The Free Ranger

My 19-year-old son did not graduate from high school last year with his peers. Instead we made the decision to keep him in the public school system until he is 21. Ben has a genetic disease called Familial Dysautonomia which affects his cognitive and physical abilities. College is not in his future and we thought it would be best to utilize the public school/county services as he begins the next phase of his life.

Contemplating this next chapter is so much harder than with my typical children. While they may have an inkling of what they want to do when they grow up, Ben truly has no idea. I don’t think he can visualize his future beyond the present and would probably be happy living at home for the rest of his life. So besides taking care of his physical health, which is no walk in the park, I now am responsible for imagining his future. Sometimes this feels like a crushing responsibility.

We were elated to arrange an “internship” at our local Jewish Community Center’s preschool where Ben will help in a classroom of 4-year-olds from 8am – 10:30am. The high school Transition Counselor travel-trained him to ride a public bus from the JCC to his high school for some afternoon classes. Ben has gone to camp at the JCC since he was 3-years-old so it is a safe, comfortable place for him.

It’s still a little terrifying. There is no nurse at work, like there is at school. We put together a plan so Ben can take care of his daily medicine and g-tube feeding before he leaves the JCC. If one of his health episodes arises while at work, we taught him how to handle the situation. This is a huge step in his self-care, heightening his body awareness and giving him the ability to take care of himself.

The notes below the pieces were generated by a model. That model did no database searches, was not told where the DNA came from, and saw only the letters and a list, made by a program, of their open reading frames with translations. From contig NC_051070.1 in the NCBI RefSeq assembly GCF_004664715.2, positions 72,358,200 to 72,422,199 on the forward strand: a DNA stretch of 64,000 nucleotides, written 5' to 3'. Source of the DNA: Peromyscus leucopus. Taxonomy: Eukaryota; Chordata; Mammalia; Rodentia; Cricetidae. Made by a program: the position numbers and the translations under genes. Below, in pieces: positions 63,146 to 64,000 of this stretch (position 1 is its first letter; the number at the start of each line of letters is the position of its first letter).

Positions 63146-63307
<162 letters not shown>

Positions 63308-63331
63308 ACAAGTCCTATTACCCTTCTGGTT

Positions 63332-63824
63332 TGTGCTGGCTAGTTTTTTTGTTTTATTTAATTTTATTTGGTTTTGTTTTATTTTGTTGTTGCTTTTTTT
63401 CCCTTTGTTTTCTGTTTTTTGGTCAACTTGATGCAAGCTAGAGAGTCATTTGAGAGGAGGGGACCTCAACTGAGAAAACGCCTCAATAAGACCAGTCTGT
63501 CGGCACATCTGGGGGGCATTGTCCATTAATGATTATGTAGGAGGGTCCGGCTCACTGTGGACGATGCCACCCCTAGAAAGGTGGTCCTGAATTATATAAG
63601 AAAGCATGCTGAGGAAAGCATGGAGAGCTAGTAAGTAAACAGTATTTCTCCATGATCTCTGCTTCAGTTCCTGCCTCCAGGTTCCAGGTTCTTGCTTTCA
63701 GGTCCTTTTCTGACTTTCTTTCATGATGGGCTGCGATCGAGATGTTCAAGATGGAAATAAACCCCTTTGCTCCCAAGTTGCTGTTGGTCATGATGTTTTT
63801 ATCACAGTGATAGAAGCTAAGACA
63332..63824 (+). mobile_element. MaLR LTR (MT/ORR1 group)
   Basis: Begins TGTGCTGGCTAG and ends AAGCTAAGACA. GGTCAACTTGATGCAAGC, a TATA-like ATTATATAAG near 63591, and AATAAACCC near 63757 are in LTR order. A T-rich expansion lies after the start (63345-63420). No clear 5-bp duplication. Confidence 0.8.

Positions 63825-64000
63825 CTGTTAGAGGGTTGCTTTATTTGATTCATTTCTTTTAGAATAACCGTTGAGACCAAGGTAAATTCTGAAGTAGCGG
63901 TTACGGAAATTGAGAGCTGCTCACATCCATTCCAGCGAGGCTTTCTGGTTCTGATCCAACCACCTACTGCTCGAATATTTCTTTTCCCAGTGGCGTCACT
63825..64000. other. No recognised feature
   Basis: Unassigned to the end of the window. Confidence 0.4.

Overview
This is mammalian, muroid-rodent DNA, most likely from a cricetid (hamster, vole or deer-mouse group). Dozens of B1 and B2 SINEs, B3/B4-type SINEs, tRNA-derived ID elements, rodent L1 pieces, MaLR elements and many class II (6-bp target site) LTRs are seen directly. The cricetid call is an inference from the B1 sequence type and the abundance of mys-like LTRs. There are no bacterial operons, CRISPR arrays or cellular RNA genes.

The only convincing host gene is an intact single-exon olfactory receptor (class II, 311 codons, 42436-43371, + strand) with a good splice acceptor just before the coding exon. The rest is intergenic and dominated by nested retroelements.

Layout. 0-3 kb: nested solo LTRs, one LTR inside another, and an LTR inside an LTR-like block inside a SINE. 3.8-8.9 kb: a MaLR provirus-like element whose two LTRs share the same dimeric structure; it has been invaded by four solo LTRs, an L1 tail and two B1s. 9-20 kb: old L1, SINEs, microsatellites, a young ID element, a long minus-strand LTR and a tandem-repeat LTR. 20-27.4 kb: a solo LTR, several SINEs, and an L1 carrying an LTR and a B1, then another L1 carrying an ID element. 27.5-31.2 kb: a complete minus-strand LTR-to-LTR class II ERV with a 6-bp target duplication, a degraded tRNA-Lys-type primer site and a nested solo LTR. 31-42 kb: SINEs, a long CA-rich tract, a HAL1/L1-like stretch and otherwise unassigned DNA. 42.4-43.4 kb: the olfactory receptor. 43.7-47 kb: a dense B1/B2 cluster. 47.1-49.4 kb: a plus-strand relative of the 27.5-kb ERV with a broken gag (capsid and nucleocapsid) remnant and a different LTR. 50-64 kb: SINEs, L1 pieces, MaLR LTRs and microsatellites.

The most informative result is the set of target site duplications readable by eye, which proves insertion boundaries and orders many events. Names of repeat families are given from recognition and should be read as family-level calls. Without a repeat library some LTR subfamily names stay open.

I have zero concern about Ben liking the work or his behavior in the preschool classroom. He is sweet and thinks the little kids are “adorable.” Ben gives me daily reports about what they did and what they had for snack. He said he helps the little kids with activities and clean up.

The bus ride definitely gave me pause but I was excited and fairly confident that Ben could do it. The travel trainer was a careful professional who thought of things that I had never really contemplated for Ben, much less my typical children.

She said, “Ben said that he has never discussed safety in the community with you.  Not sure if this was an accurate statement, but he seemed surprised that someone on the bus might want to take his cellphone, ask for money, appear to be drunk or on drugs, looks a bit sketchy, etc.  He was unsure how to respond when discussing ways to stay safe. Have you talked in detail with him about this?  What about if there is an emergency (such as weather related or a terrorist attack)?  Have you discussed a family emergency plan?”

Clearly I have failed as a mother. I have inadvertently sheltered Ben as I have been so focused on keeping him healthy and happy. I haven’t been completely negligent but my “safety” focus was on his personal space, i.e. “no one should touch your private parts, etc.” We have always handed Ben off to another responsible person or institution who was looking out for his well-being. This is a new level of “free-ranging” that we have not experienced with our most vulnerable child. I taught my other children many of these things but they also use their intuitive senses to pick up danger in the world around them. Rather than beat myself up, the teaching for Ben begins now – it’s not too late. He has learned to always sit near the bus driver who he can ask for help if needed. With his phone in his pocket, Ben has become aware of the people and places around him. Yes, he has a little fear but no more than a typical person. New things are exciting and a little scary.

But a family emergency plan? Does everyone have these? I don’t recall one from when I was growing up. I hadn’t really thought about how to instruct my kids in the event of a disaster or say, a nuclear attack. The only thing that comes to mind is something my smart aleck uncle told me when I was a teenager. We were sitting on my grandmother’s apartment balcony and I wondered aloud what would happen if the balcony snapped off the building and sent us plunging down.